So, if you’re reading this and think you might one day end up as an IWP participant, focus on these things above. For all the qualms I may have had, if you don’t make your time in Iowa worthwhile, you only have yourself to blame.

International Riding Program contingent at the Tri-State Rodeo

Uncle Sam wants you!

I was an outlier on the program, in that Creative NZ (our arts funding body) paid for my participation, rather than the US Department of State or an embassy.

The logic of the State Department shelling out hundreds of thousands of dollars to bring farflung writers to the wholesome midwest runs something like this: Writers play an important role in shaping public discourse. If a writer gets to experience US culture firsthand, they may be more predisposed to favourable opinions about the US and its actions that may be disseminated in their home country.

(Also, if they really like the US, they’ll stay and enrich the US stock of creative talent.)

The wizards behind the curtain know that this scheming will only pay dividends in a handful of cases. But one or two US advocates out of 35 writers a year must seem like money well spent (the program has run since the 1967).

Of course, some of those 35 writers come from unproblematic countries like New Zealand and Finland. At times it felt like we were there as camouflage. Pawns in the pursuit of plausible deniability.

Hiking up the bluff, Burial Mounds National Park

I should add that several of the writers on the program suffered from mental illness (a number openly spoke about their struggles with depression, paranoia and panic attacks, and the various drugs they did and didn’t take in order to function), making the IWP a hotbed for conspiracy theories and persecution complexes. But out of the frying pan and back in New Zealand, the cynical underpinning of the program remains apparent.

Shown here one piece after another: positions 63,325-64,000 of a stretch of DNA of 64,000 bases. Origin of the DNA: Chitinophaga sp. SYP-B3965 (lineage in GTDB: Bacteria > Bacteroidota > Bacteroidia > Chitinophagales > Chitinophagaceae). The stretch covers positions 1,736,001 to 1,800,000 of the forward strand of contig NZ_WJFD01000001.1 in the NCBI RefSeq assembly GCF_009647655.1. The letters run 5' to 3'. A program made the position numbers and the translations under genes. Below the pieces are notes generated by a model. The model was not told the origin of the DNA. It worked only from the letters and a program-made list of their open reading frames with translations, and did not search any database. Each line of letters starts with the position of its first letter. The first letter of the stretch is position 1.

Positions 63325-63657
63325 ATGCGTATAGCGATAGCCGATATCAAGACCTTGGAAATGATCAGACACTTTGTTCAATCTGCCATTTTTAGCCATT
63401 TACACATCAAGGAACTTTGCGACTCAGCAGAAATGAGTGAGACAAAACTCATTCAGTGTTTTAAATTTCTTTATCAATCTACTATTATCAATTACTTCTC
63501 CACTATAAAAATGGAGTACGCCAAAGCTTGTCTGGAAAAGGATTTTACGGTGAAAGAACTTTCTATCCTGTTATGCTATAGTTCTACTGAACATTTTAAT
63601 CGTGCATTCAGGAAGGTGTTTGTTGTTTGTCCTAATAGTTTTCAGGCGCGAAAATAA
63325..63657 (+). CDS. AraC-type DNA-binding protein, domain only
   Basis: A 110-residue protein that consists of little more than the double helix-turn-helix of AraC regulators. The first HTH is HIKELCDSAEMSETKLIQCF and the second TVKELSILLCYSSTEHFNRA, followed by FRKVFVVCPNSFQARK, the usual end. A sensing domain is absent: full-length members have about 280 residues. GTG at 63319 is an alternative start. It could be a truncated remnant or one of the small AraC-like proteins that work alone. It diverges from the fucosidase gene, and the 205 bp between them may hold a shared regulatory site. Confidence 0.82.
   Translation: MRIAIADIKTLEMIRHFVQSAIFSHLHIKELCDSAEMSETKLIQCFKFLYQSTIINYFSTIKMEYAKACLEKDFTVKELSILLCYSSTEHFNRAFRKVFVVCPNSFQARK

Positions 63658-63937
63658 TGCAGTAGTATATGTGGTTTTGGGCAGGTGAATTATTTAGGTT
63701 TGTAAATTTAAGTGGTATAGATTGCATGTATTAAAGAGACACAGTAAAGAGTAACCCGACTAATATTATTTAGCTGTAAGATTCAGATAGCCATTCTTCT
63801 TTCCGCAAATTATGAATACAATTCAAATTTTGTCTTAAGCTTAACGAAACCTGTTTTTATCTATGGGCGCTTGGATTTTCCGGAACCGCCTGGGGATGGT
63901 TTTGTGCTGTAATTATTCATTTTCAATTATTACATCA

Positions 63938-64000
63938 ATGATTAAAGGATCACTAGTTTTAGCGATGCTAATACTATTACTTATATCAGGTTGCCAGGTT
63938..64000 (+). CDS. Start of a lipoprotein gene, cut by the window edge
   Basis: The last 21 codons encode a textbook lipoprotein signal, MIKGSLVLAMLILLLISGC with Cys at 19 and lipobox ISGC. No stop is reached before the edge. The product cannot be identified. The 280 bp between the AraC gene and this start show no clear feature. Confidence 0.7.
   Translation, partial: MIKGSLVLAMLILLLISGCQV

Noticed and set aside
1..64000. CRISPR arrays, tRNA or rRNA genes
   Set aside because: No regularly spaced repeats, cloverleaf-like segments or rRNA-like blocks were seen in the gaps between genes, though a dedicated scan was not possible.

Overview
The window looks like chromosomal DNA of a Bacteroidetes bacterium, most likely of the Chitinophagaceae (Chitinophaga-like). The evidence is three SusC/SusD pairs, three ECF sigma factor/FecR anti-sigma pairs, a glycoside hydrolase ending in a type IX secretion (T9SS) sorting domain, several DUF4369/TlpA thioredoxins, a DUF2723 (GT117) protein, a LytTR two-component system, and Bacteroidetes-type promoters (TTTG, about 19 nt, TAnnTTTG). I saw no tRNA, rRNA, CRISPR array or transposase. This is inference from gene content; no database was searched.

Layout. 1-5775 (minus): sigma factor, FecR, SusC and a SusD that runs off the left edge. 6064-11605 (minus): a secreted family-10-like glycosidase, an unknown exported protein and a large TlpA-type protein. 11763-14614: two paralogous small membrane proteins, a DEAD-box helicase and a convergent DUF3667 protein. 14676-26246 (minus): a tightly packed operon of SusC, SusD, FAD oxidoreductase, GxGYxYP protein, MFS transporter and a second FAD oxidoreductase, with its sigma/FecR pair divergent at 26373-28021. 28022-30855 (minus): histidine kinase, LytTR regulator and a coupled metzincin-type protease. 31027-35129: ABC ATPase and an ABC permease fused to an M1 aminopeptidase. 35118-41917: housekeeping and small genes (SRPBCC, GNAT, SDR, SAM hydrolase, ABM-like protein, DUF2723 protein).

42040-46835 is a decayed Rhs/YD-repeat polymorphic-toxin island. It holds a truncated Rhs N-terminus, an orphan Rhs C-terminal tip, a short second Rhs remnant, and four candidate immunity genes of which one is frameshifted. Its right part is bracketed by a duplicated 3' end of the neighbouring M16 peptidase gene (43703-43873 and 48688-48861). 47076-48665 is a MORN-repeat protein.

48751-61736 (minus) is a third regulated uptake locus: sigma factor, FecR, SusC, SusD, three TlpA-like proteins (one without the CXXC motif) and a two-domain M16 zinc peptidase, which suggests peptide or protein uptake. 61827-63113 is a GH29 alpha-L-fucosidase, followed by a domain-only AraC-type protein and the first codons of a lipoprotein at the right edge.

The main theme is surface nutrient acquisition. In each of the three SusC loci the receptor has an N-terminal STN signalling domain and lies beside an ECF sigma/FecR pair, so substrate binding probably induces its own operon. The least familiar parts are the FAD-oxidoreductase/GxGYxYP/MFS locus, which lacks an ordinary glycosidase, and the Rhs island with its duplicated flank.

Of course, the program sells itself in a rather different light, as “a unique conduit for the world’s literatures, connecting well-established writers from around the globe, bringing international literature into classrooms…” (IWP website). It also talks up the way it gives Americans (mostly Iowa City residents) a taste of other cultures and literatures. This side of the program also privileges the exotic (in an often icky, post-colonial / imperial way). Writers who speak and write in languages other than English are prized above garden variety anglophones.

The myth-making of the IWP was most painfully clear whenever the director, Christopher Merrill spoke. He’d introduce people by their country over their art, and became especially animated whenever a writer was the first from their country to take part in the program (ie Burundi, Kuwait, Bahrain). The only exception was when he learnt some snippet about a writer that tickled him (the fact one writer was a bank manager back home; one writer had 49 published books). Never did he penetrate into the question of whether producing 49 books was a good thing in terms of quality (let alone the messages contained within those books).

The art of inequality in the arts

Now, as a white, middle class, male anglophone writer from a country with a decent relationship with the US, being paid for by my own country's arts funding body, I was always going to be on the periphery of such a program. I was offered the bare minimum in terms of opportunities to present my work: one 20-minute reading (mandatory), one session at the Iowa City Book Festival (mandatory), one appearance at the International Literature Today class for Iowa undergrads (mandatory), talking to a class of high school kids in New Orleans (5 writers per class, featuring all writers who went to New Orleans) and a 45 minute talk I gave to a bunch of retirees at the Senior College.

Kurt Vonnegut session at Iowa City Book Festival

Okay, that doesn’t sound too bad, but remember we’re talking 10 weeks, and the fact there were readings at parties, dinners, receptions, schools, and other reading series around Iowa City…